Scarcity is a fundamental economic problem where limitless wants cannot be satisfied because there are limited resources available. The world has limited factors of production including land, human labor, and capital which cannot be produced as much as humans want. The scenario calls for people to make decisions on how to efficiently allocate resources so that the basic needs can be satisfied. In economics, any resource that have zero cost to consume is scarce to some extent, however, what matters is relative scarcity.
Scarcity implies that there are limited resources to satisfy unlimited human wants and needs. A resource is considered scarce if it has a cost, and these resources can come from land, human services, or capital. The cost of different resources can be used to determine the scarcity. If a commodity is expensive for example, it can imply that it exists in limited amounts or the costs of producing it are high. Scarcity also varies from place to place. A person who is living in a desert, for instance, faces scarcity of water while that may not be the case for another person living in a wetland.
No matter how much technology improves, there seems to never be enough resources to fulfill all human wants. Scarcity forces individuals to make decisions. For example, if you only have $10, you are forced to decide what to buy and what to leave out. By making a choice, the concept of opportunity cost is given life, which refers to the value of a commodity that has been sacrificed to purchase something else. Scarcity triggers competition in the real world. The price system is one method of allocating scarce resources, where the more money a person has, the more resources one is able to acquire. Scarcity and choice form the basis of economic activities. Scarcity is not only an individual problem, it affects the well-being of a nation.
Examples of Scarcity
In the 1970s, the world’s major industrial countries faced considerable petroleum shortages which resulted in price increases. The US, Canada, Australia, Western Europe, New Zealand, and Japan were some of the countries affected. Several events contributed to the oil crisis including the Yom Kippur War as well as the Iranian Revolution. The crisis had the effect of stagnating growth in some nations while the Western countries were forced to look for the commodity in the Middle East, Mexico, and Norway. In 2012, Avian flu spread in Mexican poultry farms leaving millions of chicken dead. The flu occurred in some important egg-producing states such as Jalisco which produces 52% of the country’s eggs. The effects of the flu were felt in many parts of the country as egg prices shot up by as much as 10%.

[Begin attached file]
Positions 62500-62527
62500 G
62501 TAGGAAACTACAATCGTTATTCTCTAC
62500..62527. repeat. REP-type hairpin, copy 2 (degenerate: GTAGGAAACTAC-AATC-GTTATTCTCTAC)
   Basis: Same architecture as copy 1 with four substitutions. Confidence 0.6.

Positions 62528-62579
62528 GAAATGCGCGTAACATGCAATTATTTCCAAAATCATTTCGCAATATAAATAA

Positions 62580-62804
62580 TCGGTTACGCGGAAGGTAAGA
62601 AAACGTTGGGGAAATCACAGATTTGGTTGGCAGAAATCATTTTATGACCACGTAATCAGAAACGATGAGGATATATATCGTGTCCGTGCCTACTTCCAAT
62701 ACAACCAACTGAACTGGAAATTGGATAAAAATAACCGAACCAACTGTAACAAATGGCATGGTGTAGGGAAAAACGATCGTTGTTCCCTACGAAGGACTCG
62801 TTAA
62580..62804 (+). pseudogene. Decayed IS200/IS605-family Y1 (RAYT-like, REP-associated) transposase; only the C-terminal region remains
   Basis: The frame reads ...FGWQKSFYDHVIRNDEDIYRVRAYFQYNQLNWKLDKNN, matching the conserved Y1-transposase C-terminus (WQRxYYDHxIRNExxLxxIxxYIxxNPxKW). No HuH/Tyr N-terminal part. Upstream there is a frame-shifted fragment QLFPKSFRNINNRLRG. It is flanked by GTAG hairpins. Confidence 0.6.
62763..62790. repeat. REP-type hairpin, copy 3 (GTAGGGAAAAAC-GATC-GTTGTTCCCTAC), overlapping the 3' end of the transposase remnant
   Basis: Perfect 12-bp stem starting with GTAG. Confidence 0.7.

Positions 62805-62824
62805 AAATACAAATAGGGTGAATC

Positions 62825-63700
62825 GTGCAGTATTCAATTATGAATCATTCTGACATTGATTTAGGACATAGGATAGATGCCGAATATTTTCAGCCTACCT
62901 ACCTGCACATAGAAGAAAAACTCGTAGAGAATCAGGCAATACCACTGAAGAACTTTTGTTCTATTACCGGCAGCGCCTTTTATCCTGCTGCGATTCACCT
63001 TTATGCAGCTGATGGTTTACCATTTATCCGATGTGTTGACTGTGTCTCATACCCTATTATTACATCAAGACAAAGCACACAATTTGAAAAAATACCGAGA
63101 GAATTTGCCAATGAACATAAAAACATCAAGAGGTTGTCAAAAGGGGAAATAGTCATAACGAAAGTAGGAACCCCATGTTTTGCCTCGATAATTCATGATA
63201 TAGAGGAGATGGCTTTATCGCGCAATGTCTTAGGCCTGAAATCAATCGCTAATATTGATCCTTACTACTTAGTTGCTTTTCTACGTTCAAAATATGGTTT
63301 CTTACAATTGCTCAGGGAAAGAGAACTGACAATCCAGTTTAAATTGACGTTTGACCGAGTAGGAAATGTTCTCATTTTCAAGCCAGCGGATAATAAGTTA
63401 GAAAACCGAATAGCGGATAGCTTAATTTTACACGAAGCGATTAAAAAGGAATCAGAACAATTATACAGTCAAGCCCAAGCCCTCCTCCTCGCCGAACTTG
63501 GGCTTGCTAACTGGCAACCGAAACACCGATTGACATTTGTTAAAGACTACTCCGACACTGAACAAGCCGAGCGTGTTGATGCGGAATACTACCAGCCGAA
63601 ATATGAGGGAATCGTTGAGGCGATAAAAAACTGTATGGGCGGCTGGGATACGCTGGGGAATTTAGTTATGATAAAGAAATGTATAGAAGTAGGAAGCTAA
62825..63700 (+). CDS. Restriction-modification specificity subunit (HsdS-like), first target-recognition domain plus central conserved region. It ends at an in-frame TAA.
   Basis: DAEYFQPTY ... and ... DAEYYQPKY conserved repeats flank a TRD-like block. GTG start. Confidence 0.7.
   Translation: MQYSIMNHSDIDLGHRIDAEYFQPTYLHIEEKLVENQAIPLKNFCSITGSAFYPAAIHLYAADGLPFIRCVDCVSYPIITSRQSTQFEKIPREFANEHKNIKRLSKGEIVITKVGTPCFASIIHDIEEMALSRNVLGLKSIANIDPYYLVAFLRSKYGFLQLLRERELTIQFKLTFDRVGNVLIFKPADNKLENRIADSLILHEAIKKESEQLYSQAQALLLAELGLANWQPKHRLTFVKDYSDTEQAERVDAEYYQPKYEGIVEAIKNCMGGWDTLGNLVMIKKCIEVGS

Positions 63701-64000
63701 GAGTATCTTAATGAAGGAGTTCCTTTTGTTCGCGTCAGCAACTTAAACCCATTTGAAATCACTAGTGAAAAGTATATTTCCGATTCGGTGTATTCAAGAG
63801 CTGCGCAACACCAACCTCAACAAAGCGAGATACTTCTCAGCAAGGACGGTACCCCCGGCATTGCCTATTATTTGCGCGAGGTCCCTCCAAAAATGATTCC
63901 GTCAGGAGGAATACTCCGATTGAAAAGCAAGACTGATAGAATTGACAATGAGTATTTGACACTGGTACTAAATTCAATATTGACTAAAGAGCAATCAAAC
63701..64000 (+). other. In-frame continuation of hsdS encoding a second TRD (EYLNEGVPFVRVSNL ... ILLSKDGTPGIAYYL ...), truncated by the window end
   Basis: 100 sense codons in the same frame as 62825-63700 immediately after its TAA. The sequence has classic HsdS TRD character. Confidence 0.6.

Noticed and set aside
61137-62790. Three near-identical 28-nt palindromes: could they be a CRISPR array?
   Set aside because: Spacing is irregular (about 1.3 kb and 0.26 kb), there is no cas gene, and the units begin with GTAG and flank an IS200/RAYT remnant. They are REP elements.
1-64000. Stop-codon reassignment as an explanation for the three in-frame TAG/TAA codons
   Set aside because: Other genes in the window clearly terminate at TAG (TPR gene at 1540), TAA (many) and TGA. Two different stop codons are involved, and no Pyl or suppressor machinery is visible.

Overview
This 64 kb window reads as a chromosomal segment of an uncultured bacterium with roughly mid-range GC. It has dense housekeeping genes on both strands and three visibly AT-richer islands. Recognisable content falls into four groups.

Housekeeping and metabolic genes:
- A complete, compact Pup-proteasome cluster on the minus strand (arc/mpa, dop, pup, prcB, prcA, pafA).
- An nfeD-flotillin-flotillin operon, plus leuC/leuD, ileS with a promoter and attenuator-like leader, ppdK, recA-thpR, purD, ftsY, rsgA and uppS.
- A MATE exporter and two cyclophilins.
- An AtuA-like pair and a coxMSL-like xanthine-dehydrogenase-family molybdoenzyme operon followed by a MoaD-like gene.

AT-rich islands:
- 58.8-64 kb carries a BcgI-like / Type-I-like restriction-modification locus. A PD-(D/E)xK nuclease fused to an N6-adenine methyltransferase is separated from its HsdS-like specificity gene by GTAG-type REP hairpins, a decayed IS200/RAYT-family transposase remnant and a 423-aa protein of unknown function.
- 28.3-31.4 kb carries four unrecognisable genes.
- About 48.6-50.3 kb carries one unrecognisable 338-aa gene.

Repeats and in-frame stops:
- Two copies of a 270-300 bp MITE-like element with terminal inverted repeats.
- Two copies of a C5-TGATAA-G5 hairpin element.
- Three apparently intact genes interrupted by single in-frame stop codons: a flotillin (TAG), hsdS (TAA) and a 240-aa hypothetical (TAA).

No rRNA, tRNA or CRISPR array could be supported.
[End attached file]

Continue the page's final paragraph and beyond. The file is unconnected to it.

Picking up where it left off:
Advantages and Disadvantages of Scarcity
Scarcity is particularly useful to marketers since people are willing to pay more for a product that is deemed scarce and valuable. Marketers imply that a product is in short supply which creates a sense of urgency for the potential buyer. The scarcity of some necessary commodities such as food and water in some areas can be catastrophic for a population. Drought and hunger continue to cause death in some regions of the world. International organizations often have to intervene to supply the needed commodities.